Conn. hotel denies room to vet with service dog

A hotel chain has apologized to a veteran and his family after a Connecticut hotel refused to give them a room because of his service dog.

Marine veteran Derrick Ferrington has a 2-year-old service dog named Chesty, who helps control his PTSD. Ferrington served three tours of duty in the Middle East and suffered a brain injury following an IED explosion in 2006.

"His whole purpose is to be there for me to calm me down," said Ferrington. "When I get down, he brings me up. Gets me out of the house."

Ferrington, his wife Meagan and their two toddlers are spending the next few weeks living in a hotel because their house is undergoing mold remediation. Meagan said she tried to book a room at a nearby Days Inn but the clerk would not let her, telling Meagan the hotel does not allow pets.

"I said, he’s not a pet, he’s my husband’s service animal," said Meagan. "She said, ‘No, we don’t allow pets."’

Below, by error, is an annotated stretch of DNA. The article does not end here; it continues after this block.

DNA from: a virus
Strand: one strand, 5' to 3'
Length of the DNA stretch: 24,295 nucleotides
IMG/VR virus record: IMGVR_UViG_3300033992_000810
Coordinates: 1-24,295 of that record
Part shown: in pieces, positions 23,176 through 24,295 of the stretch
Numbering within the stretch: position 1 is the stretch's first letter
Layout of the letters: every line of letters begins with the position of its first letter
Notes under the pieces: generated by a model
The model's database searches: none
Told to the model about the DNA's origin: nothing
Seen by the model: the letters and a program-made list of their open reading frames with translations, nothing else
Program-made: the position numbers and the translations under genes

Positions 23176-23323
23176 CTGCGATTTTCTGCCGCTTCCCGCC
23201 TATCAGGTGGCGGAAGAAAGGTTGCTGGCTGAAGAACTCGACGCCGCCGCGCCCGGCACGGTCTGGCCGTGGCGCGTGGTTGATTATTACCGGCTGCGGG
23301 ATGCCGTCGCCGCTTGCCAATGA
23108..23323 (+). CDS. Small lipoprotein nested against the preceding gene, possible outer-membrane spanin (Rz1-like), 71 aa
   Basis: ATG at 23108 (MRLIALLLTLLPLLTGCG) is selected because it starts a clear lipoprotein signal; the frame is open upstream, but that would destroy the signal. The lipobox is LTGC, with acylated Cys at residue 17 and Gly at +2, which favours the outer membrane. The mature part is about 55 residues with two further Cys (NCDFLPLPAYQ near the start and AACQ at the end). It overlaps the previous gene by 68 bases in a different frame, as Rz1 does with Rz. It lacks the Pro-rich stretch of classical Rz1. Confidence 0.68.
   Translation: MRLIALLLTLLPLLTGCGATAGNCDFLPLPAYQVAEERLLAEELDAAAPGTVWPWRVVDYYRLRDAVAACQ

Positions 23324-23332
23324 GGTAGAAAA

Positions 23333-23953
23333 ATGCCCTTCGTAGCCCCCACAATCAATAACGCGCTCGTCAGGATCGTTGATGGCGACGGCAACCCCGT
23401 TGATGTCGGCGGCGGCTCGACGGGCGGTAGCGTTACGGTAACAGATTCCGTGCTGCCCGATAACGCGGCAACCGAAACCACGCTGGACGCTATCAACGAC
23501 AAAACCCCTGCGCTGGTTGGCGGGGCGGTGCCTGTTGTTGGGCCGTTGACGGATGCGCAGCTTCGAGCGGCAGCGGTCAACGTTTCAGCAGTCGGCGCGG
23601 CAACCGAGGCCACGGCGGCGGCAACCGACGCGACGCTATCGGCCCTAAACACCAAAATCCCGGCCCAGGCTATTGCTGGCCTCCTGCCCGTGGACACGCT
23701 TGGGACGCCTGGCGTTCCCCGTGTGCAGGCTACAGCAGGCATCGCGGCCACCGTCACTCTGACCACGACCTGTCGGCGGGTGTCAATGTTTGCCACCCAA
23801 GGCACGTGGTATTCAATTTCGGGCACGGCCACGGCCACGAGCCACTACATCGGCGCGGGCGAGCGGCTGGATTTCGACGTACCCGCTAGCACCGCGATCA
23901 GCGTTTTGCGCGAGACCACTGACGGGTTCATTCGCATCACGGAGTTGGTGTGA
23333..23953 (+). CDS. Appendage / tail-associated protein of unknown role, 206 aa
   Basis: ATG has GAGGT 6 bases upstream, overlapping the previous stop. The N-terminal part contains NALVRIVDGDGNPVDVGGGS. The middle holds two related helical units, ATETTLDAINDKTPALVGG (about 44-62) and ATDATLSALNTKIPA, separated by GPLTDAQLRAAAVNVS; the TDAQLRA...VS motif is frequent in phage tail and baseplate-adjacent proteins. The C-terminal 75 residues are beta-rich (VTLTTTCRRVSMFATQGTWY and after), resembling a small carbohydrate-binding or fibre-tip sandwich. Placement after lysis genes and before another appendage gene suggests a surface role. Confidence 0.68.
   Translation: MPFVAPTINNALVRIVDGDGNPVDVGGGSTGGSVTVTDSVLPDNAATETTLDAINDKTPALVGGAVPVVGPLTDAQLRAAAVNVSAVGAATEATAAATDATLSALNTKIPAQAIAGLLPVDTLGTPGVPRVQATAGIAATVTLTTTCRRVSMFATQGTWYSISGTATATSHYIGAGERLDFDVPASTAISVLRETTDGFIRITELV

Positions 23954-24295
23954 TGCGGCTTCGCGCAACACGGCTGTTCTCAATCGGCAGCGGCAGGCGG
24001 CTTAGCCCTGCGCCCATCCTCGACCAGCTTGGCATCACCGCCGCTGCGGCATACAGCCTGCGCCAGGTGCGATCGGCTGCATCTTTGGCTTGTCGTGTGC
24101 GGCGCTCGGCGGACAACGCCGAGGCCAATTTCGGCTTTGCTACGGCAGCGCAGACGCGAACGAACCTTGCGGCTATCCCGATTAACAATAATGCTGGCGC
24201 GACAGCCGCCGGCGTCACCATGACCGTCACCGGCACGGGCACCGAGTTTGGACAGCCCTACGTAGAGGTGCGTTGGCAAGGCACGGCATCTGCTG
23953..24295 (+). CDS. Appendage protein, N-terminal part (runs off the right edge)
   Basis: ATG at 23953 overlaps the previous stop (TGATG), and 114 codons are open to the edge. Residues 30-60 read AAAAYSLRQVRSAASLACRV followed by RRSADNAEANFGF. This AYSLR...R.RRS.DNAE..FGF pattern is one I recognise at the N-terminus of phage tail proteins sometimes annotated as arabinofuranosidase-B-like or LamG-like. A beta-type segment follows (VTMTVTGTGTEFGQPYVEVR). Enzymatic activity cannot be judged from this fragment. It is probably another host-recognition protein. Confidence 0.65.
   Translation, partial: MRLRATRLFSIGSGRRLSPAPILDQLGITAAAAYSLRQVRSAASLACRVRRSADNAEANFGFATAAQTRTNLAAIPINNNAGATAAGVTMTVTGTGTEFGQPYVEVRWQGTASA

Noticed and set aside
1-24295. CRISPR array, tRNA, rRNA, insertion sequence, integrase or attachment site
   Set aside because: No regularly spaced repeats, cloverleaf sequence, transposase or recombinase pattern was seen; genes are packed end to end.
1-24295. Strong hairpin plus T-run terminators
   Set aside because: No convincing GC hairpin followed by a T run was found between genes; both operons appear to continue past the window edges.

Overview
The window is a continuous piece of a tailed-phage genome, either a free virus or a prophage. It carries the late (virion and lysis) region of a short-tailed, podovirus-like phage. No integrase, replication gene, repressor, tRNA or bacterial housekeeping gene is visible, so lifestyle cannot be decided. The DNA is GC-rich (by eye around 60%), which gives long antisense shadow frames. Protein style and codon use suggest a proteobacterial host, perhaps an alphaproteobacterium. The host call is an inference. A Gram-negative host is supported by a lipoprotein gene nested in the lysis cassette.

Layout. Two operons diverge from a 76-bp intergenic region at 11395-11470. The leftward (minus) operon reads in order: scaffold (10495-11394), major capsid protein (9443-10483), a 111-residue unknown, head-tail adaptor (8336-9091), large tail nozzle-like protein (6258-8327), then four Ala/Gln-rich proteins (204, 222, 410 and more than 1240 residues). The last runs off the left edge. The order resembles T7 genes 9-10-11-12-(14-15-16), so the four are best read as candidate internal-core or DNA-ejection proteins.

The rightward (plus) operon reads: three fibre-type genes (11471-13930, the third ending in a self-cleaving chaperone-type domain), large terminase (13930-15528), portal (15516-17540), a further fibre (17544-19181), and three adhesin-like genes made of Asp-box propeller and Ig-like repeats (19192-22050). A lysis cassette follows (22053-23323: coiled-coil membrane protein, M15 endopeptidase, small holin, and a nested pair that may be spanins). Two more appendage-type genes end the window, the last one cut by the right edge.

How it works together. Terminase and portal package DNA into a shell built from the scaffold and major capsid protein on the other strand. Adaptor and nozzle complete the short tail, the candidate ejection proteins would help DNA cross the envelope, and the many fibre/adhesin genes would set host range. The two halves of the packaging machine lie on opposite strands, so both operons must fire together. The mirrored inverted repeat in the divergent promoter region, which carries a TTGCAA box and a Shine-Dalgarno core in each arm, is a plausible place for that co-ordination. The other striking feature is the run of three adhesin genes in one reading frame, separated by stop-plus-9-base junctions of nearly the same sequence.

The hotel released a statement saying, "Connecticut law does not require a person using a service dog to prove that the dog is being used to help with disabilities in order to be afford the protections allowed to people using service dogs."

"She very, very strongly said, ‘I understand that it’s illegal but it’s our pet policy,"’ said Meagan. The hotel manager, however, said the staff was not properly trained and was wrong in denying accommodations to a guest with a service dog.

Days Inn’s corporate office apologized to the Ferringtons and offered them accommodations. The family said they will not take the company up on the offer.

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